AP Human Geography: Introduction to Geography and Maps

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geography

description of the Earth's surface and the people and processes that shape its landscape.
social science and way of thinking.

the greeks and geography

first to classify geography as a study and a science.

the romans and geography

Ptlomey wrote Guide to Geography(also known as Geographica), gave detailed descriptions of cities and people of the Earth.
during this time, maps became more symbols of art and decoration than mathematical representations of the Earth's surfaces.

environmental determinism

proposes that cultures are a direct result of where they exist.
concluded that warmer climates tend to cause inhabants to have a more relaxed attitude toward work and progress.
this philosophy led some people to believe that Europeans and those from more temperate climates where more motivated. intellegent, and culturally advanced than those of warmer climates

possiblist

suggest that humans are not a product of their environment but possess the skills necessary to modify their environment to fit human needs.
people can determine their outcomes.

today and beyond and geography

two new technologies that have impacted how we study the earth and geography :GIS and GPS

GPS (global positioning system)

in cars and cellphones today.
use latitude and longitude coordinates to determine the exact location on earth.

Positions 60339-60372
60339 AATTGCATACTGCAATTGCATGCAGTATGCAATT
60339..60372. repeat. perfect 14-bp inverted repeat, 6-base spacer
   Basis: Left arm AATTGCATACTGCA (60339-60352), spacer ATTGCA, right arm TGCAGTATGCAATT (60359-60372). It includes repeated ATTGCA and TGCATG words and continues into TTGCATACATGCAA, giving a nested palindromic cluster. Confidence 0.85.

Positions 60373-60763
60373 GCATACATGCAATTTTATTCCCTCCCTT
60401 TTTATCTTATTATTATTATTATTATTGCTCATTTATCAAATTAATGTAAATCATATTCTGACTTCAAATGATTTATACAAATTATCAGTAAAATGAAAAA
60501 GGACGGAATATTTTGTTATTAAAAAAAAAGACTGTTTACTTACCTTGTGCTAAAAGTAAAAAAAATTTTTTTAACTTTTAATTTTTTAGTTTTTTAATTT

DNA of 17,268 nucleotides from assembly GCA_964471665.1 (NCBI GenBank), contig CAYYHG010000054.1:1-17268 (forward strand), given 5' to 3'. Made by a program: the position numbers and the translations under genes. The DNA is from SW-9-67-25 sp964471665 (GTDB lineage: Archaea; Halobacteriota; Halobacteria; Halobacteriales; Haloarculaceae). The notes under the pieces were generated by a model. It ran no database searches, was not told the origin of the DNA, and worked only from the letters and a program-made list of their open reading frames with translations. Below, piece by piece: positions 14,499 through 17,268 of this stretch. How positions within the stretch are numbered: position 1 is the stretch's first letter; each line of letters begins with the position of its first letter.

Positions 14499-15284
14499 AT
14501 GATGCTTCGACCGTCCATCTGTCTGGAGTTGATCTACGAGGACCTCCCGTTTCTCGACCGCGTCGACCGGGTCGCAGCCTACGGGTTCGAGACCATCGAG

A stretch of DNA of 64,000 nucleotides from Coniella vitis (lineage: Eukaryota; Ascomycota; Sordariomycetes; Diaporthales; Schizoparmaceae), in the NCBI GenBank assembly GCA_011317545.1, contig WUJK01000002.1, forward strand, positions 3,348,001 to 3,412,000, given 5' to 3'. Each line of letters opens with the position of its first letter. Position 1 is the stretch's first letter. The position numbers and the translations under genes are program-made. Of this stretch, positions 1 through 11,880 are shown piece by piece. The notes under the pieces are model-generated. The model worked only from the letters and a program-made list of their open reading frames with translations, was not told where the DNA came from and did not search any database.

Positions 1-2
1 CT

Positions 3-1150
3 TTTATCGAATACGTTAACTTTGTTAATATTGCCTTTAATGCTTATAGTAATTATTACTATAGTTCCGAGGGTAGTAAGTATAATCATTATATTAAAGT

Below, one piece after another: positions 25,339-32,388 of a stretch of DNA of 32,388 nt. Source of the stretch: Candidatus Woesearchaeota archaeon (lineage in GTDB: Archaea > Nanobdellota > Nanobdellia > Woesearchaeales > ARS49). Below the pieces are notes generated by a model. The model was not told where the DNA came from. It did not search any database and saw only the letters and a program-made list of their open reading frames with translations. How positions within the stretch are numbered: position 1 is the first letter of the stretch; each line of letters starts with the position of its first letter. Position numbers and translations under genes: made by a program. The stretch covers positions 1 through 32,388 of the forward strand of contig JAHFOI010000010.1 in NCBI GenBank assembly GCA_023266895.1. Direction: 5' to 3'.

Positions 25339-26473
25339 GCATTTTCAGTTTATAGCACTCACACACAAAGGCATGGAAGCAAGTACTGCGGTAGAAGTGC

GIS (geographic information system)

uses geographic information and layers it into a new map showing specific types of geographic

ariel photography

allows geographer to see land use changing over time by comparing pictures of places from years past to current photographs ex.Google Earth

maps

basic tools that geographers use to convey information
problem with conveying earth(3D) into paper causes distortion.

scale

the size of map to the amount of area it represents on the planet
Large-scale: shows more detail but smaller area. ex.a map of your city
Small-scale: shows less detail but lager area. ex.a map of the world

cylindrical map

shows true direction but loses distance
ex. Mercator map projection

planar projection

any azimuthal map, shows true direction and examines the Earth from one point-usually a pole or polar projections.

conic projection

puts a cone over the Earth and ties to keep distance intact but loses directional qualities.

oval projection

combination of cylindrical and conic projections.
ex. Molleweide projection

flow-line maps

are good for determining movement like migration

choropleth maps

puts data into a spatial format and are useful for determining demographic data, such as infant mortality rates, by assigning colors or patterns to areas.

cartograms

causes distortion to show largest or smallest.

toponym

place name on map

human geography

the study of human characteristics on the landscape

5 Themes of Geography

Place, Region, Location, Human-enviroment interaction, and spatial interaction or movement

Place

description of what and how we see and experience a certain aspect of the Earth's surface.
places define and refine what we are. it is the description of what the location is like.
ex. hot, cold, and busy can all be used when describing a certain location

Region

the linking of places together using any parameter the geographer chooses.
ex. The Midwest Region of the United States or The Corn Belt of the United States

Formal Regions

where anything and everything inside has the same characteristic or phenomena. these characteristics might be religion, language, or cultural.
ex.Corn Belt: same crops

Functional Regions